Editorial |

Israel's Public Security Minister's 'Killer Instinct'

Haaretz Editorial
Send in e-mailSend in e-mail
Public Security Minister Amir Ohana's Facebook post, including the photo of him shooting at a target reading 'center bloc.'
Public Security Minister Amir Ohana's Facebook post, including the photo of him shooting at a target reading 'center bloc.'Credit: Screenshot/Facebook
Haaretz Editorial

The euphoria following the gradual return to normal after the coronavirus, thanks to the successful vaccination drive, must not allow us to forget what is really at stake in the choice between Prime Minister Benjamin Netanyahu’s camp and that of his opponents. But if anyone has forgotten, Public Security Minister Amir Ohana provided an instructive reminder of the potential for danger in Netanyahu’s continued rule.

Ohana posted a screenshot on his Facebook page from a filmed interview with him that was published on the digital platform of the Israel Hayom newspaper. In the photo he is seen at a shooting range aiming at a virtual target on which the words “center bloc” are written. In the full clip, to which a link also appears on Ohana’s Facebook page, the same shooting range is shown and the public security minister’s voice is heard asking whether he should aim at the center. Ohana deleted the post shortly after it was posted, and said the target he had been aiming was the figure of an armed terrorist and that the words “center bloc” had been added afterward without his knowledge.

Why is Netanyahu still standing after all this time? LISTEN to Haaretz's Election Overdose podcast

“In reality,” Ohana said, “I was shooting at figures of armed terrorists and I asked whether to shoot at the center” (the center mass). In the final editing the words ‘center bloc’ were added, which did not appear in reality, and could have given an interpretation unconnected to reality.” Then – without an ounce of shame – he dared preach unity, and added “we will defeat our political opponents at the ballot box. We are not enemies. We belong to the same people.”

Ohana’s apology is meaningless. Even if this was a matter of editing by the staff of Israel Hayom, Ohana shared the clip clearly knowing what they had done, and even chose a screenshot in which he is seen shooting. In short, a pretense of innocence from a political bully with no boundaries.

Public Security Minister Amir Ohana at a conference at Bar Ilan University, last week. Credit: Moti Milrod

It turns out that once again the “sourpusses” have lost their sense of humor, and don’t understand that this was a “humoristic interview,” as Israel Hayom said in a clarification, and “as part of the editing of the video funny graphics in poor taste were added. There was no intention to promote violence and we apologize if someone was offended.” The clip was subsequently removed from the website.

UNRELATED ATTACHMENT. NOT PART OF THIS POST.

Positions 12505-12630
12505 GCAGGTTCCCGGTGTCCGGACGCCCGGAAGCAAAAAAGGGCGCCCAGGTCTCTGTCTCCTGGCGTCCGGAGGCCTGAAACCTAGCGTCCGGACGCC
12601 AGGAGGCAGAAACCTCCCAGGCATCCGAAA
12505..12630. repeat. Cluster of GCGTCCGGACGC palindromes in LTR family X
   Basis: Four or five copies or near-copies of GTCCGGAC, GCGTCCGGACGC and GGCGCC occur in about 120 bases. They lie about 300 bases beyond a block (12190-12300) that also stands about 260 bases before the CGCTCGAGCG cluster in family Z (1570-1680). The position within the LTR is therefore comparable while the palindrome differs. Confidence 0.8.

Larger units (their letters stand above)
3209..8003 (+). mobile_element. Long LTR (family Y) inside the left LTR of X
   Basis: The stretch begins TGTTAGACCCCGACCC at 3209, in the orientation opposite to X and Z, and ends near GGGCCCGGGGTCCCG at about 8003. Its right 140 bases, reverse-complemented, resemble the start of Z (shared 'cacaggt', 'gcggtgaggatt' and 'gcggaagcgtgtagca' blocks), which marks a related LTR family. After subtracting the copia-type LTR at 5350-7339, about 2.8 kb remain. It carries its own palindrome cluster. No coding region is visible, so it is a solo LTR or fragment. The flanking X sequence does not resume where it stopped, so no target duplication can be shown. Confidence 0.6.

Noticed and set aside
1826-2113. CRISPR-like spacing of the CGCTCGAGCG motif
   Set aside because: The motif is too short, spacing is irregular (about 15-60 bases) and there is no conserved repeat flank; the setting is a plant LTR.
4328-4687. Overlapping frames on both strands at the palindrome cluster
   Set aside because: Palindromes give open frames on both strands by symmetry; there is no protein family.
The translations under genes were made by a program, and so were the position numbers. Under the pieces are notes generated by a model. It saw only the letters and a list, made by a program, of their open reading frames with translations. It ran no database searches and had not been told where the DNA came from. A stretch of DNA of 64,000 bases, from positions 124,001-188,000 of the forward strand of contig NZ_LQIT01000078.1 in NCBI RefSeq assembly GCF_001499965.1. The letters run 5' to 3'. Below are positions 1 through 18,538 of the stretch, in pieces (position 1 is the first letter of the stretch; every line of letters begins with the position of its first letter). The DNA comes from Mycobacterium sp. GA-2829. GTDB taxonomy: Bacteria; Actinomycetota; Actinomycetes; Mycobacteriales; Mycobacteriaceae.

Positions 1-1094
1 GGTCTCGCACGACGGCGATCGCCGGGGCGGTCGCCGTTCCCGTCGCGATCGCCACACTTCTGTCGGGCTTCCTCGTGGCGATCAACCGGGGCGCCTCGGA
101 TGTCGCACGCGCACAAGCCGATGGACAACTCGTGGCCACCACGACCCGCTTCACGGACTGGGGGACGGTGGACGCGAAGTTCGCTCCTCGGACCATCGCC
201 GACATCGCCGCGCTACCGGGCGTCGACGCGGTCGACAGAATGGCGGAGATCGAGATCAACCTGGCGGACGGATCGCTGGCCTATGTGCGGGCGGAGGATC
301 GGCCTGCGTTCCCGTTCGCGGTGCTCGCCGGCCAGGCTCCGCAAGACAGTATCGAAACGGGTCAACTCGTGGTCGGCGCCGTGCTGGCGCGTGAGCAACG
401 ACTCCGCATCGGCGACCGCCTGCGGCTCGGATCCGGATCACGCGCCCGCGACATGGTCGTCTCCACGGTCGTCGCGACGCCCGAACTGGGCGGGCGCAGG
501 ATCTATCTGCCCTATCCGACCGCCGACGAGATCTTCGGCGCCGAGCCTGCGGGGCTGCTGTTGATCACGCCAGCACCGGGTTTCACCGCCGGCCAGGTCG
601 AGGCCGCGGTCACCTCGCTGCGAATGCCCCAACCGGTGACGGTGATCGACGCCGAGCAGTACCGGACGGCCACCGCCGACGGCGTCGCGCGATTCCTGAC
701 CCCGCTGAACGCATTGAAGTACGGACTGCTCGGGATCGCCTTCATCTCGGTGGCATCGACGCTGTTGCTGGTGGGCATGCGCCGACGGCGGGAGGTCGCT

They say that the camp of Netanyahu’s rivals lacks Netanyahu’s “killer instinct.” What is said less frequently of him is that those in the sights of all those “killers” on the right, whether Netanyahu or his obedient ministers, is not some foreign and dangerous enemy, but rather half the public, always marked as an internal enemy. Netanyahu and his band must go. Their continued rule is just too dangerous.

The above article is Haaretz’s lead editorial, as published in the Hebrew and English newspapers in Israel.

Click the alert icon to follow topics:



Automatic approval of subscriber comments.

Subscribe today and save 40%

Already signed up? LOG IN


U.S. antisemitism envoy Deborah Lipstadt and Prime Minister Yair Lapid shake hands, on Monday.

U.S. Envoy: ‘If This Happened in Another Country, Wouldn’t We Call It Antisemitism?’

Dr. Claris Harbon in the neighborhood where she grew up in Ashdod.

A Women's Rights Lawyer Felt She Didn't Belong in Israel. So She Moved to Morocco

Avi Zinger, the current Israeli licensee of Ben & Jerry’s, who bought the ice cream maker's business interests in Israel.

Meet the Israeli Who Wants to Rename Ben & Jerry's Chunky Monkey ‘Judea and Samaria’

Election ad featuring Yair Lapid in Rahat, the largest Arab city in Israel's Negev region.

This Bedouin City Could Decide Who Is Israel's Next Prime Minister

Mohammed 'Moha' Alshawamreh.

'It Was Real Shock to Move From a Little Muslim Village, to a Big Open World'

From the cover of 'Shmutz.'

'There Are Similarities Between the Hasidic Community and Pornography’